Annual International & Off-Campus Studies Literary
In the plaza of Trinidad-the oldest town in Cuba-
Two sincere men-from where the palm trees grow-
Sit on opposing benches.
There is Sancho-the guajiro-
In his dirt-streaked, age-worn guayabero.
He talks of the Fiesta de la Cultura de Trinidad
That is occurring below in the streets of the town
That spreads down the hill like a skirt to the sea,
Where vaqueros reel and wheel on their ponies
Infected with rum-inspired Dodge City cowboy madness
And 13 year-old boys-drunk on Hatuey beer-
Lean heavily on their fathers watching the
World spin abstractly in from of them.
Sancho's words pass over his lips, rasping and sibilant
His tongue clacking hollowly against his gums
When he chooses to pronounce the rare consonant.
His cracked leather hands have know the cane fields,
His dignity speaks of honest years and an education
Learned late in life.
Across the plaza sits the cantante gitano
A contented smile on his face he is alone in the world with his songs.
Youthful still in the shadow of Sancho
He strums African rhythms above Spanish chording on his guitar.
He sings, his voice rising to a keening blue wail.
He sings, echando sus verso de alma.
He sings the songs of the happy carter
Who, on horseback rides to the mountain.
He sings of the sweat of the guajiro in the vernal fields of caña,
Of the southern sun that warms the sea,
And the love of Juanita y Chan Chan.
Above, from the yellow plastered bell tower
One turns one's back on the sun-splotched stain
Shimmering white on the faraway silver grayed sea
And sees the distilled late day sunlight
That hangs, golden dew-like, on the hills
And fills the still air.
Below-here in the wrought ironed square-
There is no sign of Sancho or the gypsy
The plaza is empty,
Except for the southern sun
Thos Trefz '01
Hemingway in Cuba Interim
Me and my religion.
It represents Mysterious Me,
The part that all may seek
But only I have found.
I draw it on all I have
To remind me of my Way.
Its lines dip, rise, and curve,
Just like life, profound.
This mark stands for me,
Me, me, me,
And my religion.
One day I met another
Who put them on her books and hands and walls.
I asked her what they meant to her,
These marks that stand for Me,
And why she started drawing them.
She said she liked the curves
And dips and rises,
And thought they looked very nice.
So nice, in fact, she drew them
Everywhere, my marks, until
I started seeing them more as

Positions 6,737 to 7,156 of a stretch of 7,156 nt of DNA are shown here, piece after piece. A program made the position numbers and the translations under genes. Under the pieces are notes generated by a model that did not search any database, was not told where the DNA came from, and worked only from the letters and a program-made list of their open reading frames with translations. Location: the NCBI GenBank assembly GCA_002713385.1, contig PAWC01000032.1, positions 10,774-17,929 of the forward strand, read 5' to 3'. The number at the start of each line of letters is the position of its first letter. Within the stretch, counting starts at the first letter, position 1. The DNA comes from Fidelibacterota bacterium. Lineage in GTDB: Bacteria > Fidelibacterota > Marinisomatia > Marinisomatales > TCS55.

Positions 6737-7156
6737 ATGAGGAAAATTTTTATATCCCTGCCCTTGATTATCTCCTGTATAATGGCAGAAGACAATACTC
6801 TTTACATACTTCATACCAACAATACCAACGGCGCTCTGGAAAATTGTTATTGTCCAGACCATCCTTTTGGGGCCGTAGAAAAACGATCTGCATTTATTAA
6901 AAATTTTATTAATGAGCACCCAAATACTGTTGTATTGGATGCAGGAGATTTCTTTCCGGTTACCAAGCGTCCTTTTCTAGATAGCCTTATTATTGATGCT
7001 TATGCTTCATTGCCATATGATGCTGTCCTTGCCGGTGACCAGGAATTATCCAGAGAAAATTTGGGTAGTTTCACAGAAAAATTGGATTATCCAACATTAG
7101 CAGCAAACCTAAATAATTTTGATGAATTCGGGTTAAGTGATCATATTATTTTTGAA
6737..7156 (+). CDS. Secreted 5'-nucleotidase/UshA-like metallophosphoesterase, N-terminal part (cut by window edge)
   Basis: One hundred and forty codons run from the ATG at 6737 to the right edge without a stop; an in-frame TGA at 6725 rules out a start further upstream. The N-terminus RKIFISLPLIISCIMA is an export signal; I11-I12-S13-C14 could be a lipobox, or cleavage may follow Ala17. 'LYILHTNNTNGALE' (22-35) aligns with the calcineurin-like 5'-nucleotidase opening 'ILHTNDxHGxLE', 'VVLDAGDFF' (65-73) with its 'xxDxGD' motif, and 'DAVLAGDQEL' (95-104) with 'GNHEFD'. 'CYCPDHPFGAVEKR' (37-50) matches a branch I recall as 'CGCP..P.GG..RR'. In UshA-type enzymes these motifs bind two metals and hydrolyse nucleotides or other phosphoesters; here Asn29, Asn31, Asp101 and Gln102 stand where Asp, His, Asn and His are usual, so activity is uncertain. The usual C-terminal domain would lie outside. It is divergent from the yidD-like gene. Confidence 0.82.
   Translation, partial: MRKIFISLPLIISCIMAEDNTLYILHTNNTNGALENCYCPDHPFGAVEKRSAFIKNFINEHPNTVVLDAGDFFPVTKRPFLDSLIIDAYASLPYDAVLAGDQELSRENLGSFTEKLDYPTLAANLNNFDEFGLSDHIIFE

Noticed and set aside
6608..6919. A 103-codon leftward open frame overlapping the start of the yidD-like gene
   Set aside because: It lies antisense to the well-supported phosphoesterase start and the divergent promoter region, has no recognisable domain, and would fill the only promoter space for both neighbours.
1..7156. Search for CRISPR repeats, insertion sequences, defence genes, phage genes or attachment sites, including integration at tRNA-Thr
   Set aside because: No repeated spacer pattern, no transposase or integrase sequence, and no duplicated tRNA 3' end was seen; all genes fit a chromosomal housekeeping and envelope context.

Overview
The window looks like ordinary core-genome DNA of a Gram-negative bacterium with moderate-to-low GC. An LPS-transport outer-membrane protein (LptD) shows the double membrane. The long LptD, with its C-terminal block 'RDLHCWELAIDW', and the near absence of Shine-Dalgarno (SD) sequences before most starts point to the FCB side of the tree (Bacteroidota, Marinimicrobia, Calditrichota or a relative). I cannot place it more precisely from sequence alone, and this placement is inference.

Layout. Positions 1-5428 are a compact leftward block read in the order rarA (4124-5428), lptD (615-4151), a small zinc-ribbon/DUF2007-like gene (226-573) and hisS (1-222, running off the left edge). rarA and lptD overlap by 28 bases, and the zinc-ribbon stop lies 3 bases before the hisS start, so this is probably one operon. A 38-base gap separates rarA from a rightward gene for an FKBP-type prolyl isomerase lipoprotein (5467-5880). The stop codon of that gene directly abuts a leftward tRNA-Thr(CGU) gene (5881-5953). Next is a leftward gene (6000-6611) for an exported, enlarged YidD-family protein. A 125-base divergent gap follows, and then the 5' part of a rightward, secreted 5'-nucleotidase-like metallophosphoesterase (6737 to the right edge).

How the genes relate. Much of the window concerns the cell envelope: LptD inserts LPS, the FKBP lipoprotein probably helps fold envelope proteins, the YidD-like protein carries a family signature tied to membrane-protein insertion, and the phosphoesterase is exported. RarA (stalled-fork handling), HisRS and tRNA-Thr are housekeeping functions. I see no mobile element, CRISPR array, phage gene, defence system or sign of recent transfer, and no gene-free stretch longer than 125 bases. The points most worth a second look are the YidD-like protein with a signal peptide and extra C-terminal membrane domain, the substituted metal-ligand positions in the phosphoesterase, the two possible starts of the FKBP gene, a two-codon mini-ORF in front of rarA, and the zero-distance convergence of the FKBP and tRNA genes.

Than anything else.
And I wondered how a mark could be
A wallpaper and a religion
At the same time,
And I wondered where I was going.
Anna Miller '01
English Interim at Holden Village
Lutheran Retreat Center in Chelan, Washington
"This poem evolved from a class discussion about our passions in life and the influence of our faith, and the response of one villager at Holden to our discussion. This is my response to her."
We dance every night. After sundown Country, the elder, calls to the students,
"We dance now!" We gather in the corroboree circle. The moon is nearly full. Its brilliance radiates soft shadows of whiteness across the valley and the surrounding hills.
At opposite ends of the circle lay two fires. At first we huddle around them to keep warm in the cool, night air. Country announces, "Injala Bygunt". The rich beating of clapsticks and boomerangs begin. The didgeridu starts to drone. Country chants the words of the song; his voice carries far into the night. We begin to dance. We are bent over the earth, digging up witchitty grubs to eat. Each of us holds a Eucalyptus branch to swat the mosquitoes while we hunt in the "Bygunt". My bare feet thump lightly, but firmly, upon the sandy earth, keeping the beat as I dance within the circle. At the change of tone in Country's voice, we dance to a new song. This is the "Yaraman", or horse dance. We are cowboys riding and showing off. The dance speeds up. Faster and faster. The thumping of my feet, all of our feet, becomes wild with energy. Circling, circling. We dance. A cloud of dust swirls into the center of the circle: a smokestack into the sky. We dance and dance.